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  1. #1
    David A. Goldfarb's Avatar
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    You're probably seeing a combination of carryover and reduction of stain.

    Disparagements regarding the current faddishness of alkaline fixers notwithstanding, I would just note that if you switch to an alkaline fixer, you won't need to worry about overfixing or reduction of stain in the fixer.
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  2. #2

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    </span><table border='0' align='center' width='95%' cellpadding='3' cellspacing='1'><tr><td>QUOTE (David A. Goldfarb @ Oct 19 2002, 07:13 AM)</td></tr><tr><td id='QUOTE'>You&#39;re probably seeing a combination of carryover and reduction of stain.

    Disparagements regarding the current faddishness of alkaline fixers notwithstanding, I would just note that if you switch to an alkaline fixer, you won&#39;t need to worry about overfixing or reduction of stain in the fixer.</td></tr></table><span id='postcolor'>
    Why? I understand the alkalinity will prevent reduction of stain. But the overfixing I dont understand why not. What are the components of alkaline fixers? If I recall my chemistry correctly it is necessary to form sodium argentothiosulfates for easy removal. Hypo made of sodium thiosulfate made this possible, many people added ammonium chloride to speed the reaction and then the switch was made to ammonium thiosulfate for "rapid fixers". I suspect alkaline fixers are made of alkaly thiocyanates but in the end double silver salts have to be formed for removal thus the possibility of overfixing.

  3. #3
    David A. Goldfarb's Avatar
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    Jorge, you may have a point. It is claimed that alkaline fixers reduce the problem of overfixing, and if I understand correctly, this is because they do not reduce the stain, which is part of the image, and they do not dissolve image silver (i.e, alkaline fixers should only dissolve undeveloped silver) in the way that acid fixers can with excessive fixing times. Is this claim true?--I&#39;m not sure, but I think this is the basis of the claim.
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  4. #4

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    jdef, yes, I beleive there is still risk of over fixing. 4 to 5 minutes is not excessive even in an acidic fixer so you are safe.

    David, Ah I see.....you know if the stain is proportional then I would be afraid of dissolving silver in the shadow zones. I am still not clear why an alkaline fixer would not dissolve image silver. I wish someone could give us the formula and an explanation. As a matter of fact, if you have a bottle David why dont you check out the ingredients, I beleive they have to list them even if they dont put the ratios.

  5. #5
    David A. Goldfarb's Avatar
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    TF-4 doesn&#39;t list the ingredients. It is ammonium thiosulfate based, according to Photographers&#39; Formulary (I asked), but I don&#39;t know what the other ingredients are. Aren&#39;t they required to provide a data sheet for safety reasons? I think there is some way of getting that information.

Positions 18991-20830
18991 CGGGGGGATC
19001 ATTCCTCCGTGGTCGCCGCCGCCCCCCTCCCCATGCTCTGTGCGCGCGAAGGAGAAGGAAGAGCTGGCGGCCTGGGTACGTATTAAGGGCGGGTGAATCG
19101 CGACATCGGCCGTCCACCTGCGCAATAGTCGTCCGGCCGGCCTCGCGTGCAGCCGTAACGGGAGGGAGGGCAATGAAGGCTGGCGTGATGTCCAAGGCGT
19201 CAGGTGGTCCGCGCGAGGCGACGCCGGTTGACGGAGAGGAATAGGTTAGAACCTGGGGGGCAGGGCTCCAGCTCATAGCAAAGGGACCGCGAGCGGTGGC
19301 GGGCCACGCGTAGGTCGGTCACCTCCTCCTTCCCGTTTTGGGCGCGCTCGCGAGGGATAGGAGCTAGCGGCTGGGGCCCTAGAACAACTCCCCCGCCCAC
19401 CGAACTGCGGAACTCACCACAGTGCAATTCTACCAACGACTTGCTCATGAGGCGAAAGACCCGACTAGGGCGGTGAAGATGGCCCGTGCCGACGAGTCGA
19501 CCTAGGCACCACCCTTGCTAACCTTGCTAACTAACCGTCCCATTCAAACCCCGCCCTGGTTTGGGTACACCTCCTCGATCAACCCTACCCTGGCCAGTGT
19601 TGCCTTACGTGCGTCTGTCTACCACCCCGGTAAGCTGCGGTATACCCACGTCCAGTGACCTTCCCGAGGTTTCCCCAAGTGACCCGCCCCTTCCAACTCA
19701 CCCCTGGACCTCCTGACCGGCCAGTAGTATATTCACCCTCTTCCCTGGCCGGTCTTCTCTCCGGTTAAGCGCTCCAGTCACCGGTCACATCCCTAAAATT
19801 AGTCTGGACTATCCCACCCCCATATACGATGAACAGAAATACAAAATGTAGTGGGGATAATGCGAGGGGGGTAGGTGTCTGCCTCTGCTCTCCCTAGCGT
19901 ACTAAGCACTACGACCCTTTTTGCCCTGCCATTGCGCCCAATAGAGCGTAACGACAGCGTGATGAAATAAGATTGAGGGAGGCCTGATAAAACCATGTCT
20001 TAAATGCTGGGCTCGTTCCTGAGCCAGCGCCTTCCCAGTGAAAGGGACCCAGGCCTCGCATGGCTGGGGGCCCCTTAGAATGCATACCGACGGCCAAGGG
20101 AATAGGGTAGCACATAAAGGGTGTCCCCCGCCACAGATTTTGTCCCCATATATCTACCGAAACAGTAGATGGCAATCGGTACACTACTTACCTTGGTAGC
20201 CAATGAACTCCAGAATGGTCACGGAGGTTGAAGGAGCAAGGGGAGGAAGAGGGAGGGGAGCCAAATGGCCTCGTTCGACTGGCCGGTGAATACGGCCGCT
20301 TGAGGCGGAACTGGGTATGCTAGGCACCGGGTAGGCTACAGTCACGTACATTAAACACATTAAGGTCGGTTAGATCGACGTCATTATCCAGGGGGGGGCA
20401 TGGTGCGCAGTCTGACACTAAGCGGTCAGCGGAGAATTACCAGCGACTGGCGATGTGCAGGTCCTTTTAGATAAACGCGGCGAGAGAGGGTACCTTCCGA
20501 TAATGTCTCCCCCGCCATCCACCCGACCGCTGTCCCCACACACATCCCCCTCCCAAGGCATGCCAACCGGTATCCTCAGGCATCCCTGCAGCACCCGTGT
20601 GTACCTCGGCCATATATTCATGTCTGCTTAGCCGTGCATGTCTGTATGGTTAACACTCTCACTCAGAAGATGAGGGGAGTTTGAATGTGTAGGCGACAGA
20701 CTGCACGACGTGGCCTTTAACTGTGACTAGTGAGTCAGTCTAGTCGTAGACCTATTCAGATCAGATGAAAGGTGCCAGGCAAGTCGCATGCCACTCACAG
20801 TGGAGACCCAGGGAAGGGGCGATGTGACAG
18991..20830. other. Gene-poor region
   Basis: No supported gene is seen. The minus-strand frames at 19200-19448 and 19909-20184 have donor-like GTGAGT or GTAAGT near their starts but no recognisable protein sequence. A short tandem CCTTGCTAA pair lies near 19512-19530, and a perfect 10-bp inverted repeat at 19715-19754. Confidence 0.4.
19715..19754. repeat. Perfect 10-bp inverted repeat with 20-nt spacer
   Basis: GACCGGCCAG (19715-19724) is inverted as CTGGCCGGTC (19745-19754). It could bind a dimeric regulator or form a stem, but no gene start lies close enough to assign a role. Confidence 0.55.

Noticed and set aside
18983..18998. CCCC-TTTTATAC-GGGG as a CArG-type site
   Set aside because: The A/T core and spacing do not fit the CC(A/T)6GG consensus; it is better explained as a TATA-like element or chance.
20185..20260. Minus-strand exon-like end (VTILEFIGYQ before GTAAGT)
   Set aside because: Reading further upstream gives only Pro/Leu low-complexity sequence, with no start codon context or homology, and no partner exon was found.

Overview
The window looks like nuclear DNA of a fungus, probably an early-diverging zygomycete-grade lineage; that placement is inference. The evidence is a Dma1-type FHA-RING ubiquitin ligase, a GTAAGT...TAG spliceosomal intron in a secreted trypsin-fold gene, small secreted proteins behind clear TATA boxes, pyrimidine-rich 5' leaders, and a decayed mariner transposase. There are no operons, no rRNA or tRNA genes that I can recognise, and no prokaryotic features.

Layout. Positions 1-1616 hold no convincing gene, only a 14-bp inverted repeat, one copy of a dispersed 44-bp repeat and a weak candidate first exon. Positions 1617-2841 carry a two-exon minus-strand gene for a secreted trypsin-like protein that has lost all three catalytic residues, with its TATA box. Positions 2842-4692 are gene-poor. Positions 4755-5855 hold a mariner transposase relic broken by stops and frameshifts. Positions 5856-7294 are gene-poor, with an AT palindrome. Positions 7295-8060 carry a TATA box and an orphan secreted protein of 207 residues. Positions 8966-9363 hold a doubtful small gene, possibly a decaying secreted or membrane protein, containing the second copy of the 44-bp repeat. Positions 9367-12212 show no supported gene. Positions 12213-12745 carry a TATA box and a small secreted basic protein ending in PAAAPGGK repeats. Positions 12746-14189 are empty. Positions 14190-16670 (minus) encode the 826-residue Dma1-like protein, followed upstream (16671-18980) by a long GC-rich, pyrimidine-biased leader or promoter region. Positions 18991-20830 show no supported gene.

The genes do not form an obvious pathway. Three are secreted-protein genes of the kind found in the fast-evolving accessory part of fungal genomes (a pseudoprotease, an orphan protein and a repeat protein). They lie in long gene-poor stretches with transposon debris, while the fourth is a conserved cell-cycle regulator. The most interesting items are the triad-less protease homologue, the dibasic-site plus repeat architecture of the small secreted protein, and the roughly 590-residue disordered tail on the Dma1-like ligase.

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  6. #6

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    </span><table border='0' align='center' width='95%' cellpadding='3' cellspacing='1'><tr><td>QUOTE (David A. Goldfarb @ Oct 19 2002, 10:12 PM)</td></tr><tr><td id='QUOTE'>TF-4 doesn&#39;t list the ingredients. It is ammonium thiosulfate based, according to Photographers&#39; Formulary (I asked), but I don&#39;t know what the other ingredients are. Aren&#39;t they required to provide a data sheet for safety reasons? I think there is some way of getting that information.</td></tr></table><span id='postcolor'>
    Yeah&#33; I thought they were supposed to provide a safety data sheet if one requests it. But I can tell you if it is ammonium thiosulfate there is a risk of overfixing I dont care what they say. I think I will drop them a line and ask for the safety data sheet. Thanks David.

  7. #7
    David A. Goldfarb's Avatar
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    Congrats on your negs, and please call me David.

    Just FYI www.fineartphotosupply.com offers an alkaline fixer as well, which the manufacturer assures me is very similar to TF-4. I use TF-4, because I can buy it off the shelf at B&H and save the shipping cost (the fixer itself is about the same price either way), but if you&#39;re having it shipped anyway, it&#39;s another option.

    I asked Anthony Guidice at Fine Art Photo Supply about selling it as a powder to avoid the cost of shipping water, but he said he felt that would be less convenient for users, due to the problem of precipitates developing from water impurities or not mixing the chemicals in the correct order. It seems these "problems" have obvious solutions--use distilled water and read the darn directions, so I suppose there may be an alternate reason, like it would be too easy to hack the formula if they sold it in powdered form, or maybe they use a subcontractor to make the chemicals, and it&#39;s just easier to do this way for some manufacturing reason.
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  8. #8

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    Ok, I just corresponded with Anthony Gudice from FAPS and he confirmed my suspicions, alkaline fixers are made of ammonium thiosulfate and they will overfix material. Apparently some of the associated reactions are dimished in the presence of alkaline medium but the potential to over fix is still there. So dont go grab a beer while you are fixing....



 

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